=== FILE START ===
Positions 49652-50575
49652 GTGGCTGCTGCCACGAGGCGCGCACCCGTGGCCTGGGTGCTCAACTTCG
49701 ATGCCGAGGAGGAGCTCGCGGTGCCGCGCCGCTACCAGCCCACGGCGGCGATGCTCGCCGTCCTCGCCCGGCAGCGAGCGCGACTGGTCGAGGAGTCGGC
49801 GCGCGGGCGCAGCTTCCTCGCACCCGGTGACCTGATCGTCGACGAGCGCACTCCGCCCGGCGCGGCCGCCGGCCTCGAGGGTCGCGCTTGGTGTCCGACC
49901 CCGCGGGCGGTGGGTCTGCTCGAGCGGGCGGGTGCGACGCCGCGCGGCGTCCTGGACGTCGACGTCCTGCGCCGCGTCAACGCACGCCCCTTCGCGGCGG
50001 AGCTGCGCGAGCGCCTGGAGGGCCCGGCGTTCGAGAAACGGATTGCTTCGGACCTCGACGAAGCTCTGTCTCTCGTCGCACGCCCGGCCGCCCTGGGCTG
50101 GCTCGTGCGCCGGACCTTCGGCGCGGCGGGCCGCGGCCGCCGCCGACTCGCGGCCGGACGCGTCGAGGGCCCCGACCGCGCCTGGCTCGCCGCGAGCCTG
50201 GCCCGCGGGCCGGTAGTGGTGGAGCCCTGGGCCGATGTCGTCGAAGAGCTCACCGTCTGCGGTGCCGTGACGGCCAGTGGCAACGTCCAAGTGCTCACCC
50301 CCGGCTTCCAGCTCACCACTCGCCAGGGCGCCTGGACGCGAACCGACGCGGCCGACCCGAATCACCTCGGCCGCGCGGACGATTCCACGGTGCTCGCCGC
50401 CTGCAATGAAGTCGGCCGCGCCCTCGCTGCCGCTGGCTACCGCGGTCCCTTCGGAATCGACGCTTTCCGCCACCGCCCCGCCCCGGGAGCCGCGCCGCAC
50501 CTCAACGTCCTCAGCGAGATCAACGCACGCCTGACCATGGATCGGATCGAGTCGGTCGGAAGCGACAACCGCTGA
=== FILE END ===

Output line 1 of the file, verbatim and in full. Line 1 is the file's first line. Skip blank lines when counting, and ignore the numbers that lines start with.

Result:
Positions 49652-50575